Anime in general suffers from budgets that would make most Western animators weep for days on end. That’s why they make so much use of recurring backgrounds, limited animation (to the point of using only two or three positions for the mouth, and often having that the only moving thing on the screen) and action scenes that are as generic as you can get. Imagine what the great John K. would say? Actually, not a lot. he has a grand total of three blog posts on the subject. Here’s a quote I couldn’t resist sharing:
A decade after I worked on shows like the Transformers and being ashamed of it, young Spumco artists in the late 90s would come up to me in awe and recite whole storylines about how Gangamons beat up Rotundabeast with his triple tread whitewall tires while his half-human, half-koala girlfriend chewed eucalyptus paste in delight and bore him 17 new Astroboys and girls – all with spiky hair as a reward.
Priceless stuff. Anyway, my opinion towards the medium is that it is certainly no better or worse than western stuff. There were plenty of horrendous cartoons put out for years (decades?) before things got funkier in the 90s. Granted, they were on a scale that doesn’t even come close to something like Pokemon, which has an episode count of well into the thousands at this point, but the quality was much the same.
As for the actual types of shows? Personally, I seem to be able to enjoy something as sugary as Paniponi Dash just as easily as Akira. Arguably, Japan seems to have been able to maintain a sizeable market in serious (i.e. non-comedic) animation. Such a market was sadly lost in the US a long time ago (even with the best efforts of Ralp Bakshi in the 70s).
I don’t watch anime on a regular basis (too cheap to pay for cable) but I do watch it if I find it one somewhere (airplanes, bored, etc.) and I still enjoy it. I guess in a way it’s my guilty secret, even though it’s not really guilty and it’s not really a secret. I did actually attend an anime club on a few occasions. It was fun, and I will say that I really do prefer anime fans to Twilight ones (ughhhh, just typing that gave me the shivers).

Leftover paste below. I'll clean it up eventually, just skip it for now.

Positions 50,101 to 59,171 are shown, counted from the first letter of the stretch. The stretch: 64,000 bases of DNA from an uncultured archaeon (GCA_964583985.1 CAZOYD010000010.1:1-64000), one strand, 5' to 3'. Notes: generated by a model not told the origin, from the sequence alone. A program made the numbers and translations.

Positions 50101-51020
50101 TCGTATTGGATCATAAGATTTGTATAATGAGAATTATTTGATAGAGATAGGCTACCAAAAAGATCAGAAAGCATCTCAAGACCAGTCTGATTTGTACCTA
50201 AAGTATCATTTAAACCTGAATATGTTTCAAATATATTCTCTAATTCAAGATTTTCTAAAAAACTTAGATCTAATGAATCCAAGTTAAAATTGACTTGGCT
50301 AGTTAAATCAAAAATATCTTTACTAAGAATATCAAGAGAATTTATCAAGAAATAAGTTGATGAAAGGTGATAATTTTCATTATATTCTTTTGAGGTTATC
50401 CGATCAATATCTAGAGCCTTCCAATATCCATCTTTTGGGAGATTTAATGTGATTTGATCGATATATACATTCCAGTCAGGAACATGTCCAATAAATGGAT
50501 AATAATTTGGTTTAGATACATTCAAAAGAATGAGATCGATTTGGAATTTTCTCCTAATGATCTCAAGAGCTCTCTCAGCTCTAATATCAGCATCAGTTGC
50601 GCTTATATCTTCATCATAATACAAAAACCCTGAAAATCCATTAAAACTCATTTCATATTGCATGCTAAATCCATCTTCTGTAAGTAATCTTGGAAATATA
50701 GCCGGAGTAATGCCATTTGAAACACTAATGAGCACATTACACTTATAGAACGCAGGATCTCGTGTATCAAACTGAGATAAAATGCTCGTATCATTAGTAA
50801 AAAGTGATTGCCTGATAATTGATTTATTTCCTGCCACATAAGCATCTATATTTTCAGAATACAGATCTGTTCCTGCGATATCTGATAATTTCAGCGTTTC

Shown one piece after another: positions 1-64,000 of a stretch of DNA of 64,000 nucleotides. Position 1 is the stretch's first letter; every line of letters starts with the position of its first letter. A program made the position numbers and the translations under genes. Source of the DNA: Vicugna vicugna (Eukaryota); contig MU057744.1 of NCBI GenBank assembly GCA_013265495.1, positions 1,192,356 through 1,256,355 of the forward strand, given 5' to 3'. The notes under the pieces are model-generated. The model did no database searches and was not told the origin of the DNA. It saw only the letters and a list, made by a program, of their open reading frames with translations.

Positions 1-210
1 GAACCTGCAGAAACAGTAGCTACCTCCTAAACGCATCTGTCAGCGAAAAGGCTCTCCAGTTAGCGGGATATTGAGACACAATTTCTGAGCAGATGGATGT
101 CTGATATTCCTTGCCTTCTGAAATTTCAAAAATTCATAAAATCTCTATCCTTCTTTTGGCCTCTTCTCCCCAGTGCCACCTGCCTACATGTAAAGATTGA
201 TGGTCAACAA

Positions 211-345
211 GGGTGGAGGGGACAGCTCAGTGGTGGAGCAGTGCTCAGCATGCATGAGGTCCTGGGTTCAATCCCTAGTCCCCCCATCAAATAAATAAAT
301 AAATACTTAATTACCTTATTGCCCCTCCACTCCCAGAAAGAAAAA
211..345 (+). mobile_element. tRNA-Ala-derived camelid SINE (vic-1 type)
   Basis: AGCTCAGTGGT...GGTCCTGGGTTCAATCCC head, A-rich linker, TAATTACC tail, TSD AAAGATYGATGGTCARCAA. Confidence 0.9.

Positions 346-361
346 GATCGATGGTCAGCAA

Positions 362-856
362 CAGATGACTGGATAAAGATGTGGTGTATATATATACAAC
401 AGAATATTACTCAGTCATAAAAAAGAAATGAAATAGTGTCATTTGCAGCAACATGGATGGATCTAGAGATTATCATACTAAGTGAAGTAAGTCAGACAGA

As for the genres of anime? Well they’re far more varied than in the west that’s for sure. You can have your pick of action, sci-fi, romance, comedy and even magical girls! Sure, there is some repetition among them, but it’s no worse than an American TV show where the whole family goes camping and calamity ensues when Dad tries to put up the tent or find “natural” food.
A lot of anime also get the feature-length treatment. It’s important to draw a line of distinction between anime TV films (and OVAs) and actual films though. I deeply love the work of Hayao Miyazaki, to infer that his films are on the same level as something like Escaflowne is something that just can’t be done.
We should not have contempt for anime. Sure, the fans can be annoying, the non-synching mouths can be distracting and the percentage of recycled material would make Al Gore proud. But I can’t help but think that even the most die-hard Western animation fan would have to admit that it has made a significant impact on animation here over the last 30 years. If you look past its shortcomings, it can be really rewarding entertainment.